Coffee and Walnut Cake

Serves 10 - 12

for the Cake
125g gluten-free plain flour
65g gluten-free oat flour
1 heaped tsp gluten-free baking powder
60g walnuts, ground to a powder using a food processor
250g dairy-free margarine
250g unrefined caster sugar
5 med eggs
30ml/ 2 tablespoon coffee granules, diluted with a tiny amount of boiling water
100g walnuts

for the Filling and Topping
30g apricot jam
150g dairy free margarine
600g icing sugar
3 tablespoons coffee granules, diluted with a little boiling water

Preheat oven to 190°c /170°c fan oven / 375°f / gas mark 5.
Grease and line two 8in / 20cm round cake tins with greaseproof paper.

Place the walnuts into a food processor and blend to a powder. Add the gluten-free plain flour, gluten-free oat flour and gluten-free baking powder and blend together to evenly distribute the baking powder.

Cream the dairy-free margarine and sugar together.

Crack the eggs into a bowl and beat lightly, beat into the creamed mixture a little at a time. The mixture will probably split but will come together with the flour.

Fold in the flour.

Dissolve the coffee granules with a small amount of boiling water and fold into the mixture with the walnut pieces.

Divide between the two tins and bake for 20 to 30 minutes until a knife inserted comes out clean.

Leave to cool in the tin for 15 minutes before turning out onto a plate, turn this onto the cooling wire so the cake cools the right way up or it could break in half.

Mix the icing sugar into the dairy-free margarine, a little at a time. Do not overbeat the mixture or it may split. Dissolve the coffee granules in a small amount of boiling water and mix into the buttercream.
This is a lot of icing sugar. If you use less icing sugar to margarine, the mixture may split. Add a little extra flavouring to this buttercream. *see note.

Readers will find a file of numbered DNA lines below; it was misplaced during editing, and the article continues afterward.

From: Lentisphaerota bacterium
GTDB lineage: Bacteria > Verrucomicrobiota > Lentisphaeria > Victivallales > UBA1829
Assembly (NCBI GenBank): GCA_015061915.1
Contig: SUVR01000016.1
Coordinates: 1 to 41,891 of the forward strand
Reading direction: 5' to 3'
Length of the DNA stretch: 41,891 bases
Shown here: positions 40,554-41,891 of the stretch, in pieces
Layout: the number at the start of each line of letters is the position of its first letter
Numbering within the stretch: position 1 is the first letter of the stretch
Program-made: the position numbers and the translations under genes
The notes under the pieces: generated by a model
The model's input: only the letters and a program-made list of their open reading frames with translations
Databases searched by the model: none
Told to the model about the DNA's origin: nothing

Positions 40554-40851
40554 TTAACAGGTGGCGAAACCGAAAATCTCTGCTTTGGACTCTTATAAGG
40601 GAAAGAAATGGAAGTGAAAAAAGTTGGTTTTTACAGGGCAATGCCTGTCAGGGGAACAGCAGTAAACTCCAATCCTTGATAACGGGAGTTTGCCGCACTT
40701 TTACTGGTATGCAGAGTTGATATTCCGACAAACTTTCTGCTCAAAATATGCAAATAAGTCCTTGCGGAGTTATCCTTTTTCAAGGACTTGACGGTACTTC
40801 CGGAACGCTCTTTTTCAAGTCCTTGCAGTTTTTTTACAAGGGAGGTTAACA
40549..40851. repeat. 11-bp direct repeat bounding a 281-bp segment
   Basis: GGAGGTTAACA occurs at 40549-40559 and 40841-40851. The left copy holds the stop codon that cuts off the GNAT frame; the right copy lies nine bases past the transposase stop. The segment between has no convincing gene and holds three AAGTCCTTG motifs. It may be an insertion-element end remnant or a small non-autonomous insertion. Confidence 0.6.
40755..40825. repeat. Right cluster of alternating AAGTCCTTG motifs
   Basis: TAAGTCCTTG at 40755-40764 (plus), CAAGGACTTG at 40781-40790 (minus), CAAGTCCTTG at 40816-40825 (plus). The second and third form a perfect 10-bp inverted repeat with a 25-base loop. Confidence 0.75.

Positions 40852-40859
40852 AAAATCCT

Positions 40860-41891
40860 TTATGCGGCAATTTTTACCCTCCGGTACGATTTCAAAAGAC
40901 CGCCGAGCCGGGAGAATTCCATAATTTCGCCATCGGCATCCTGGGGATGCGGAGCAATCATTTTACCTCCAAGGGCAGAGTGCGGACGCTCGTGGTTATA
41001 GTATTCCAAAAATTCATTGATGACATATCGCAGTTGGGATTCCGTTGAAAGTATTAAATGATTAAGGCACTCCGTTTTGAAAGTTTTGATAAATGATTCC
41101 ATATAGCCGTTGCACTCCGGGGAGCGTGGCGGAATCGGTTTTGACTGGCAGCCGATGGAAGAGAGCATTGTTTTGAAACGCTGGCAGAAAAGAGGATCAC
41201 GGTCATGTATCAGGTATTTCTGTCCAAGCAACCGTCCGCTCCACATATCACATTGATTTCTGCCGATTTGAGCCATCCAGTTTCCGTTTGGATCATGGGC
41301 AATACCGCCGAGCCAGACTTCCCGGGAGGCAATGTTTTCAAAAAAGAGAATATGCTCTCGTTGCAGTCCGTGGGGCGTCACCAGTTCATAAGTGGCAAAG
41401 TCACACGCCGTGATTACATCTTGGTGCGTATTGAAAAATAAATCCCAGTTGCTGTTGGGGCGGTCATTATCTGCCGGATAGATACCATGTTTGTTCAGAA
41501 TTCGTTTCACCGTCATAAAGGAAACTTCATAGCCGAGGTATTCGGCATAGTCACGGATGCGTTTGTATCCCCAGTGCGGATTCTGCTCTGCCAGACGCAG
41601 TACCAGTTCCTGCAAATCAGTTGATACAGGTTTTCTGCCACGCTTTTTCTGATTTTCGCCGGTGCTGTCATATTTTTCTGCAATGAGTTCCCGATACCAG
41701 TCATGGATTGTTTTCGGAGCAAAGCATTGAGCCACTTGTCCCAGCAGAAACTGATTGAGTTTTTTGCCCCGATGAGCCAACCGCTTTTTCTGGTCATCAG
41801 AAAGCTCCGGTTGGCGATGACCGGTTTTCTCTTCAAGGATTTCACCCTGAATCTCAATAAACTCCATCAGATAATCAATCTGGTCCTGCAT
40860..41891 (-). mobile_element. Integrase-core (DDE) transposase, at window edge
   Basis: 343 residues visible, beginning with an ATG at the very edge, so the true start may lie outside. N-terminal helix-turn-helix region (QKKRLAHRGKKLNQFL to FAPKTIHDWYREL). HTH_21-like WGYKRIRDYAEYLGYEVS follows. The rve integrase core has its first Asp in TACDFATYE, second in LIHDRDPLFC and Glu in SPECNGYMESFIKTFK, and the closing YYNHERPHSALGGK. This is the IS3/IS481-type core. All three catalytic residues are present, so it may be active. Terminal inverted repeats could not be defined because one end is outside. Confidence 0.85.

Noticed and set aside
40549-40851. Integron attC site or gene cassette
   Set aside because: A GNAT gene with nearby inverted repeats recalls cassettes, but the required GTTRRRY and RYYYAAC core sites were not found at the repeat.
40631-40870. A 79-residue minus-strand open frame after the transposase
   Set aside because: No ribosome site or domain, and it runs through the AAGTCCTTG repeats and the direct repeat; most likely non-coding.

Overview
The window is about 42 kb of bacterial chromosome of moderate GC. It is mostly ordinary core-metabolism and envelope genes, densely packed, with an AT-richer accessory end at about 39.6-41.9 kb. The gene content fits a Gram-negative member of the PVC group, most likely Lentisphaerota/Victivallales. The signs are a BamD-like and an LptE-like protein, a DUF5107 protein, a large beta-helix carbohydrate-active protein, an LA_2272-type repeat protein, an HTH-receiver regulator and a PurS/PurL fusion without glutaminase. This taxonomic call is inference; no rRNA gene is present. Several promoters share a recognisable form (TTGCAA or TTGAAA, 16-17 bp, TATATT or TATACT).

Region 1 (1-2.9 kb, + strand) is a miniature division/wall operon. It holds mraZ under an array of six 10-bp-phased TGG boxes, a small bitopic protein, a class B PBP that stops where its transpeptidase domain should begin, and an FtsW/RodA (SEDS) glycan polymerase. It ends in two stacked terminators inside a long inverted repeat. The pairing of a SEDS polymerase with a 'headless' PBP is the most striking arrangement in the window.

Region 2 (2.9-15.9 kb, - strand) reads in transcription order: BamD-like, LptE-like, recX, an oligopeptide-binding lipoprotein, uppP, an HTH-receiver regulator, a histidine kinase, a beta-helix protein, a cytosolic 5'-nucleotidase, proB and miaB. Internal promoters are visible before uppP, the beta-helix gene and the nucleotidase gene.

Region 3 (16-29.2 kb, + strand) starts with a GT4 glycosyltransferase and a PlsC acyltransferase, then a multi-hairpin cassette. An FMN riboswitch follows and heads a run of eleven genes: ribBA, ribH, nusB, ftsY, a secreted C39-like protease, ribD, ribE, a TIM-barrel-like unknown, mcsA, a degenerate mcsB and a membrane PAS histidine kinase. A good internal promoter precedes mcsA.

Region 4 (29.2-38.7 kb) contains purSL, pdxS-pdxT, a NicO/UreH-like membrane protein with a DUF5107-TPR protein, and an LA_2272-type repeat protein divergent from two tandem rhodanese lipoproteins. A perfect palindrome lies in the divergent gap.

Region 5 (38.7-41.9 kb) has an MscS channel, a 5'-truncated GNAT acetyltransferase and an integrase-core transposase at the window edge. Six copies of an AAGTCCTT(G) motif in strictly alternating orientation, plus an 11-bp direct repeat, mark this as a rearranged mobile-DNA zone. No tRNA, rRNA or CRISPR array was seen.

When the sponges have cooled, place one sponge onto a plate. Spread apricot jam over the base with 1/3 buttercream.
Place the second sponge on top.
Decorate the top and sides of the cake with the remaining buttercream.
Decorate the top of the cake with walnut halves.

In all recipes requiring self-raising gluten-free flour, I advise stirring the flours together with the gluten-free baking powder then sift at least twice to fully distribute the baking powder. Alternatively blend together in a food processor.

Gluten free cakes are crumblier than other cakes but taste just as good. To cut neat slices, dip a serrated knife in hot water and wipe clean between slices.

You can make your own gluten-free oat flour by blending gluten-free oats in a food processor until fine. This may not turn out as fine as shop bought but is not as expensive.

For dairy-free buttercream: Most dairy-free margarine is quite soft. You will need to add four times as much icing sugar to the dairy-free margarine or it will split. I like to use Naturli block margarine as it is a firmer margarine. You only need twice as much icing sugar to this block margarine. It is a lot tastier and doesn’t contain palm oil.